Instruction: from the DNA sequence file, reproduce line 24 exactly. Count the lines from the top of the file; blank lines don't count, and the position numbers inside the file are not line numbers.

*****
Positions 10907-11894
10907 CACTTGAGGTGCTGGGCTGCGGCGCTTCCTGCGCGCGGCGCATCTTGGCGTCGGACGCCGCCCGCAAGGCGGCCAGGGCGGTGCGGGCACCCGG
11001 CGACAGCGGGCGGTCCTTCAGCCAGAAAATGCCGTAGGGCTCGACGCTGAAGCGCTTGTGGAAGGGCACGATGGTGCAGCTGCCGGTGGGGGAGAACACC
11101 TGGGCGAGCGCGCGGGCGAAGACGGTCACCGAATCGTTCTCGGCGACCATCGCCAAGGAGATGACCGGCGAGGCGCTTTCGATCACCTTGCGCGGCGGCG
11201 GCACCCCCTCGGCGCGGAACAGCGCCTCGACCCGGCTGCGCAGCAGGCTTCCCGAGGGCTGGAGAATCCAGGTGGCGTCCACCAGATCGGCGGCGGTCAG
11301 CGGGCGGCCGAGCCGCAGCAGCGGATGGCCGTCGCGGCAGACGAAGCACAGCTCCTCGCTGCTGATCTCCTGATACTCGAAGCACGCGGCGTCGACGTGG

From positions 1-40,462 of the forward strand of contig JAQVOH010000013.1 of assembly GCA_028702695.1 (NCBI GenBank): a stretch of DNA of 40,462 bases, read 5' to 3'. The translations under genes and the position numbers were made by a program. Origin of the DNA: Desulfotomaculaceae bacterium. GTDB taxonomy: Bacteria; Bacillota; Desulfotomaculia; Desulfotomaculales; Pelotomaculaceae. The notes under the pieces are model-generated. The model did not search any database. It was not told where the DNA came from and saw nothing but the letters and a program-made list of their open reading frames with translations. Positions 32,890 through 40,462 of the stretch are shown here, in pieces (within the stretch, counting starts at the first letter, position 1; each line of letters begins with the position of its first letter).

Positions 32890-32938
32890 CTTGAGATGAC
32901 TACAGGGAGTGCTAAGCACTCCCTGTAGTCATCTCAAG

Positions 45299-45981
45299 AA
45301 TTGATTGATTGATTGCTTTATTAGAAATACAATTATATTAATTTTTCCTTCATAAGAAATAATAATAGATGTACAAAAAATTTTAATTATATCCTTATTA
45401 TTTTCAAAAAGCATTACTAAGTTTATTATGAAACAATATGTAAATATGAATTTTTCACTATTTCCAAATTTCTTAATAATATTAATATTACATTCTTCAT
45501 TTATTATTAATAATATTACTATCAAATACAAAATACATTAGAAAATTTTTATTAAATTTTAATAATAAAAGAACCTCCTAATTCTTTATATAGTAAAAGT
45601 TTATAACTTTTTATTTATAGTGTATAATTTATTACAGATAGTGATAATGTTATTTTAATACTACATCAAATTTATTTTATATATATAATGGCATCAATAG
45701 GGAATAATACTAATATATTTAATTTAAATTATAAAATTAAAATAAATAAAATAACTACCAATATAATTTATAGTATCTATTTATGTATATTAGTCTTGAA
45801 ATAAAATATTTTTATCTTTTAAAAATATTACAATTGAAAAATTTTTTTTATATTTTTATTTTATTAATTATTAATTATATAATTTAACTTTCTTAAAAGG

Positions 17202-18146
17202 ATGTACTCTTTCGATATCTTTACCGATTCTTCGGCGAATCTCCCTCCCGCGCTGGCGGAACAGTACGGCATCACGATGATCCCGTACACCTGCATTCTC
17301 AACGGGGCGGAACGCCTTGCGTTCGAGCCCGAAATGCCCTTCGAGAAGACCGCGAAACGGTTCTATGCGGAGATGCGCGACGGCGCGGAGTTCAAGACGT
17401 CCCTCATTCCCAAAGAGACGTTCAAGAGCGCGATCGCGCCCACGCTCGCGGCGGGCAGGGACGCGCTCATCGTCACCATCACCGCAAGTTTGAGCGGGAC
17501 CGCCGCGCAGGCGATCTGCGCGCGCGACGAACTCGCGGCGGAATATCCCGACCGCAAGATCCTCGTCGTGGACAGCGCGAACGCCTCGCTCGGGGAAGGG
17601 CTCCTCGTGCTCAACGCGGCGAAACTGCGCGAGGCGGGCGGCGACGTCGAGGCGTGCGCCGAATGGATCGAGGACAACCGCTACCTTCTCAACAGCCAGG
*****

17601 CTCCTCGTGCTCAACGCGGCGAAACTGCGCGAGGCGGGCGGCGACGTCGAGGCGTGCGCCGAATGGATCGAGGACAACCGCTACCTTCTCAACAGCCAGG